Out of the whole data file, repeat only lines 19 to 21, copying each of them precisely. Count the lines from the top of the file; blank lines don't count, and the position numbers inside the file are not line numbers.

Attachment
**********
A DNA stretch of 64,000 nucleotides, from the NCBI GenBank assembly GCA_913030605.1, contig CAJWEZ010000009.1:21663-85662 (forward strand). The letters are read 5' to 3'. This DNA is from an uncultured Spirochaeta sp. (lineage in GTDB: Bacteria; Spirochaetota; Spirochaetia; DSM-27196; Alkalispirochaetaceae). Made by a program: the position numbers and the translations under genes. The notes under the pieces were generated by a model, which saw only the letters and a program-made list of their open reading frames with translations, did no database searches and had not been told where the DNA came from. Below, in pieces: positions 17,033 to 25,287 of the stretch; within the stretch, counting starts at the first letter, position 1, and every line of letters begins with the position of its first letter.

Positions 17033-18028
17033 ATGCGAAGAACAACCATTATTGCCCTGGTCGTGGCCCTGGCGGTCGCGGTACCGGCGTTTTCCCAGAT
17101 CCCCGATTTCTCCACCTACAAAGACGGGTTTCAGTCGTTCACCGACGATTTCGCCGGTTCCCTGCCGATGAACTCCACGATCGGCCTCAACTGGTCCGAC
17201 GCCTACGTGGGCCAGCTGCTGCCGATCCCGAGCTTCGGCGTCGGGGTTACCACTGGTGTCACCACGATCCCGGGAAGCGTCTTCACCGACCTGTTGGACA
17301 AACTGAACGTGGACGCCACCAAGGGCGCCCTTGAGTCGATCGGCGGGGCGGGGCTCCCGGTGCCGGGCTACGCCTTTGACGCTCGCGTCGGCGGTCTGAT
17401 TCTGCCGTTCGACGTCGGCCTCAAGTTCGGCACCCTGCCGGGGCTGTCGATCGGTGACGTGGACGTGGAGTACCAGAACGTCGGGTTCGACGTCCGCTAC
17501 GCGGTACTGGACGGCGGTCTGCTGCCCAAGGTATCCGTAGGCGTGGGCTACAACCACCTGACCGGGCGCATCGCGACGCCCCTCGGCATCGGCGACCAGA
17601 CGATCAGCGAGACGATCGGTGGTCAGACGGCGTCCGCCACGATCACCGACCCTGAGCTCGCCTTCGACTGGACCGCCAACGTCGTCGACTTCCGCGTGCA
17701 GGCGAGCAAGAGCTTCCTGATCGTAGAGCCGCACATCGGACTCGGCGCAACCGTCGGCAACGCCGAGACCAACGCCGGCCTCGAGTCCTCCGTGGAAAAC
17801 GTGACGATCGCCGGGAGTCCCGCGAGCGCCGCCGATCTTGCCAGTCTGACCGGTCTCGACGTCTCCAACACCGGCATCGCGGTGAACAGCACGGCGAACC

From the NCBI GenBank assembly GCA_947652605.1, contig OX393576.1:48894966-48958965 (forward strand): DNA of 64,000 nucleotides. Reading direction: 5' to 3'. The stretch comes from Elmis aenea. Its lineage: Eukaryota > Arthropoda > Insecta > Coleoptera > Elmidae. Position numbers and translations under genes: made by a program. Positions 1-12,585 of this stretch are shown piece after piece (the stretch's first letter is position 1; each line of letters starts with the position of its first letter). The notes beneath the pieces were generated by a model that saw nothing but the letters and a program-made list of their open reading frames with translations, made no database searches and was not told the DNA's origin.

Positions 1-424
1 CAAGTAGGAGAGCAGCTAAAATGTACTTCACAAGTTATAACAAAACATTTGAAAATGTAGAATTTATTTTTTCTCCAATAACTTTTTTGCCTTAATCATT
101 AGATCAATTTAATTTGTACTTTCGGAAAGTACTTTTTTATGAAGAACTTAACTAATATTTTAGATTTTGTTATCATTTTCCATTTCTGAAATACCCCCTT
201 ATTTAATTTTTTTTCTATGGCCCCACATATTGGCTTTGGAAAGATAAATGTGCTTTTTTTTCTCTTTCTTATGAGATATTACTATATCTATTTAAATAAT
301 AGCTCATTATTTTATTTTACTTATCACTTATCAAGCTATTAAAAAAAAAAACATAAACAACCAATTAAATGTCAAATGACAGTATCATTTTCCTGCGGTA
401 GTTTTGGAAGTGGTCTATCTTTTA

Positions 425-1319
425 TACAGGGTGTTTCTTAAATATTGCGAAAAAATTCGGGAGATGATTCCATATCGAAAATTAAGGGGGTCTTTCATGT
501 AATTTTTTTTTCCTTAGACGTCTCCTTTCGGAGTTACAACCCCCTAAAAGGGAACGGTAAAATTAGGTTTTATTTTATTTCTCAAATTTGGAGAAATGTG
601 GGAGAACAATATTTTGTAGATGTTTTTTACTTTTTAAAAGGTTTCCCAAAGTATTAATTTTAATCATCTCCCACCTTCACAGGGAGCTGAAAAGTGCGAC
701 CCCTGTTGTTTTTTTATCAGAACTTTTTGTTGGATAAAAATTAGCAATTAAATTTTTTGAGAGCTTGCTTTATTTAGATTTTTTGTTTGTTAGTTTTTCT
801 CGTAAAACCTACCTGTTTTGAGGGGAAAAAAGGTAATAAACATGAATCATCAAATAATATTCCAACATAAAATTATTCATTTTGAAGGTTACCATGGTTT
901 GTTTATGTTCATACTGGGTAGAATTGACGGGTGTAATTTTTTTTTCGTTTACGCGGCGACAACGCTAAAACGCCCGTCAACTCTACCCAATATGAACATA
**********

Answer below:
Positions 425-1319
425 TACAGGGTGTTTCTTAAATATTGCGAAAAAATTCGGGAGATGATTCCATATCGAAAATTAAGGGGGTCTTTCATGT
501 AATTTTTTTTTCCTTAGACGTCTCCTTTCGGAGTTACAACCCCCTAAAAGGGAACGGTAAAATTAGGTTTTATTTTATTTCTCAAATTTGGAGAAATGTG